Past celebrations were more formal
Today in Illinois, the Fourth of July is a holiday for boating, barbecues and fireworks. In the state’s earliest days, the celebrations were more organized and formal — though the fireworks were a constant.
The first Fourth of July celebrations after Illinois was granted statehood in 1818, as elsewhere, often were loosely scripted. First on everyone’s minds was reverence for the Revolution, which had taken place less than 50 years earlier.
Samuel Wheeler is state historian of Illinois and director of research and collections at the Abraham Lincoln Presidential Library and Museum in Springfield.
“Americans of the 1820s and 1830s were closer to the Revolution than we are to World War II," Wheeler said.
"They understood how significant the Revolution was, and held the men and the leaders of that time in very high esteem.”
A typical Fourth of July in the era began with the boom of a cannon or the crackling of gunfire, followed by a parade of the leaders of the town, including tradesmen, business owners and militia members, with musical accompaniment.
Then the Declaration of Independence was normally read aloud before an array of patriotic speeches was delivered.
“Celebrations of the Fourth of July usually followed an agenda,” Wheeler said. “There was a kind of order on how things were to be done.”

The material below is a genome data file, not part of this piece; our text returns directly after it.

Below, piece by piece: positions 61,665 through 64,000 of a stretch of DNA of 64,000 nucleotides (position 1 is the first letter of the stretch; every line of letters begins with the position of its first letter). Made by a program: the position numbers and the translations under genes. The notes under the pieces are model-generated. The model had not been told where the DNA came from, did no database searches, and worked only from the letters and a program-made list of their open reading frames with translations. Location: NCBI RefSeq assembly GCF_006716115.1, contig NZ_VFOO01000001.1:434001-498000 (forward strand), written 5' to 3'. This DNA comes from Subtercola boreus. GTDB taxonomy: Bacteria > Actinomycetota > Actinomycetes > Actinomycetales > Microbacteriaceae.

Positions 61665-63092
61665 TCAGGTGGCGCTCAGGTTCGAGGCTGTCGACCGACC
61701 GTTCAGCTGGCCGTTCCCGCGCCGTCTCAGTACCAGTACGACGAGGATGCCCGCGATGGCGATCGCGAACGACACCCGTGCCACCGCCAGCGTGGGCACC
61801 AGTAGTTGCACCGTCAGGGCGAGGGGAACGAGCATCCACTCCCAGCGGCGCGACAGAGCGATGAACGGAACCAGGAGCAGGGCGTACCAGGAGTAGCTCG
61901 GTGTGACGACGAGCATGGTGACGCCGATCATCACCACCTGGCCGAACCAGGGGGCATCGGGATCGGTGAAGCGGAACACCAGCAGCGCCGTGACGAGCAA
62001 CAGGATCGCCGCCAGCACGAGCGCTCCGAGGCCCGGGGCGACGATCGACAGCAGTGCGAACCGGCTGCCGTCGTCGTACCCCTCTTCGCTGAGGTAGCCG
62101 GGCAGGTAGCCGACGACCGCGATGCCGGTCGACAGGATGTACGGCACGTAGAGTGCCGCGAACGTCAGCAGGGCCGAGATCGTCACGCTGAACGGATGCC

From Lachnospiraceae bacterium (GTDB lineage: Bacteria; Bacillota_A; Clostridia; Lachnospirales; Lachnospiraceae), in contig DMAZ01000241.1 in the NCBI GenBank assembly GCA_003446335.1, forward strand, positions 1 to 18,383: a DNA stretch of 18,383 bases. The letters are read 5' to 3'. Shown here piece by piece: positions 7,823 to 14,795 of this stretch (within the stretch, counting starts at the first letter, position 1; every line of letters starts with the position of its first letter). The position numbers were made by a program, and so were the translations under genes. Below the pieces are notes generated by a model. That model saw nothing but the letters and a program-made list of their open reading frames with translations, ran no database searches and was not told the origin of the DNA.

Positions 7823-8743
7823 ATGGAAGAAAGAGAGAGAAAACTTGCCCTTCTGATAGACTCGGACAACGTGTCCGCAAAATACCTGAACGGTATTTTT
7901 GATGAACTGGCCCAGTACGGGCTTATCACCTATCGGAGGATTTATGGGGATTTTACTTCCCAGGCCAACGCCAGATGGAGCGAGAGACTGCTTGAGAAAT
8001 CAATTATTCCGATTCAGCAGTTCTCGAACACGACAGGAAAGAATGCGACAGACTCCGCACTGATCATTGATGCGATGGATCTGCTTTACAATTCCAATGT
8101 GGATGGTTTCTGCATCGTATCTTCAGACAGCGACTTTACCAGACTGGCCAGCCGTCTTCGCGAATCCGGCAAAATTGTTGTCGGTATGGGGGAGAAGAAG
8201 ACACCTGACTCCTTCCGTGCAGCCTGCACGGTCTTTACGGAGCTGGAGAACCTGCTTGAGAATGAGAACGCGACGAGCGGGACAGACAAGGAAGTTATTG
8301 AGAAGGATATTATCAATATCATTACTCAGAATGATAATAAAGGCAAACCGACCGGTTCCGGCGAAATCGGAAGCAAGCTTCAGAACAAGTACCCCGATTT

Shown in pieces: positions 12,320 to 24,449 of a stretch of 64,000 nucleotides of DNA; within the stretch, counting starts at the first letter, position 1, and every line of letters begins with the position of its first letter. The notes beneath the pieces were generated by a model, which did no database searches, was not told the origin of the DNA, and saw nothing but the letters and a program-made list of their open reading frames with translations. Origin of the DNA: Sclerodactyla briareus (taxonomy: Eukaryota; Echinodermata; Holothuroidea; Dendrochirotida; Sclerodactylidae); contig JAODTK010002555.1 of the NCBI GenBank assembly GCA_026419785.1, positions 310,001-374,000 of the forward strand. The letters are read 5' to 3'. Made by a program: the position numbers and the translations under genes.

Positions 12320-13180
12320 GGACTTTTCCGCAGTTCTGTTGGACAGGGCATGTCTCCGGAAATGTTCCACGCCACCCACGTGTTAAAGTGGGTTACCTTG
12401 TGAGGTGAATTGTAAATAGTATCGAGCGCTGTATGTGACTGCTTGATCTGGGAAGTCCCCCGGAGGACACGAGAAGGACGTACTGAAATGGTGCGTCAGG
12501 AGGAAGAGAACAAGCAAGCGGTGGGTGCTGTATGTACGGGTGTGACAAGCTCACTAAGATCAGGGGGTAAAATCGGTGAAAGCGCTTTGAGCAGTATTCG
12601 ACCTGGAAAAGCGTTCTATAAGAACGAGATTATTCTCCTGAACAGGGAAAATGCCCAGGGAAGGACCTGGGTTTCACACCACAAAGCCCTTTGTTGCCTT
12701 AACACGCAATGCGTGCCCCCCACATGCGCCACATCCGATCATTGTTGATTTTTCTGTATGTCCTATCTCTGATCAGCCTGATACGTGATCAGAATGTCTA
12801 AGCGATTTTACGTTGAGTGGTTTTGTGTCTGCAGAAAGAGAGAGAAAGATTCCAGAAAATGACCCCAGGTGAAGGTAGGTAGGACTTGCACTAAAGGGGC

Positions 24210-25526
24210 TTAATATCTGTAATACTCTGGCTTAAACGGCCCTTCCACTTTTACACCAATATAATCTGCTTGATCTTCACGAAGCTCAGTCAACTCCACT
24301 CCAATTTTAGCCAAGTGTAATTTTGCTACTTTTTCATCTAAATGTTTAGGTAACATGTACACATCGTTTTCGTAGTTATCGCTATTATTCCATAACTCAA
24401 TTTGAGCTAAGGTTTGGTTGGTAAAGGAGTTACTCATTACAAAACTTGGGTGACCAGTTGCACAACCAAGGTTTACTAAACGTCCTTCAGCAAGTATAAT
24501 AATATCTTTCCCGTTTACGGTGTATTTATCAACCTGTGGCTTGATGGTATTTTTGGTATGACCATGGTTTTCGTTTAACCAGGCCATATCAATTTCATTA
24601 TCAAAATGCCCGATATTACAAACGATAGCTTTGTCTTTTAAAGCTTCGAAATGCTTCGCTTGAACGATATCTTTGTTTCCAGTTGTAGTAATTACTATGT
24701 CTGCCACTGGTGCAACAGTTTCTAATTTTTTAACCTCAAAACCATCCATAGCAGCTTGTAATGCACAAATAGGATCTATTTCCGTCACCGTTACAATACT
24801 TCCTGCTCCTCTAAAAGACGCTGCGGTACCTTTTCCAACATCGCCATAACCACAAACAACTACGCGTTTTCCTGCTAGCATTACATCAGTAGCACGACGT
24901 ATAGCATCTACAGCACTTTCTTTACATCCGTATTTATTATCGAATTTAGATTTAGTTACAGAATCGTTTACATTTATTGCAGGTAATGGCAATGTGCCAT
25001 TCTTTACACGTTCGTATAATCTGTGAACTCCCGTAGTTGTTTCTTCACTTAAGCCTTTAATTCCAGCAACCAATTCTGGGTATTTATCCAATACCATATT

Afterward, the men of the town gathered at a local tavern or hotel for dinner, complete with 13 formal toasts — one for each of the original colonies.
The number 13 was a recurring theme in many July Fourth celebrations nationwide, and some towns featured the firing of 13 guns or cannons as part of the festivities.
“Today, the number 13 is considered unlucky,” Wheeler said. “But in that era, everyone knew what 13 meant. That honored the colonies that had banded together and created this audacious new experiment in popular government.”
The toasts, too, followed a script. One was for the heroes of the Revolution; another was for the sitting president; and a third was for George Washington.
Even the number of cheers after each toast was planned ahead of time. The last of the 13 toasts usually was dedicated to women, who were rarely present at the dinner.
“Women in the 19th century weren’t going to be a part of that,” Wheeler said. “Men and women lived in separate spheres in that era. But the women usually celebrated July Fourth in their own way.”
In one instance in the early 1840s, about 400 women in Springfield held their own outdoor celebration to mark the day.
Fireworks, though, were a mainstay of Independence Day celebrations.
“Fireworks or some sort of aerial display were always a feature,” Wheeler said. “That really hasn’t changed much in the decades since.”
Revolutionary veterans were cherished members of early 19th century society in Illinois and elsewhere, especially on July Fourth.
“Now, our Greatest Generation includes the veterans of World War II, but in that era, it was the Revolutionary veterans,” Wheeler said. “People of that time certainly appreciated what those men had done to ensure a new form of government that we continue to enjoy today.”
Note to readers: Tom Emery is a freelance writer and historical researcher from Carlinville. He may be reached at 217-710-8392 oráilcivilwar@yahoo.com. This article was sponsored by Dispatch-Argus-QCOnline.com. This is the latest story in the Illinois Important Dates series, sponsored by the Illinois Associated Press Media Editors and Illinois Press Association.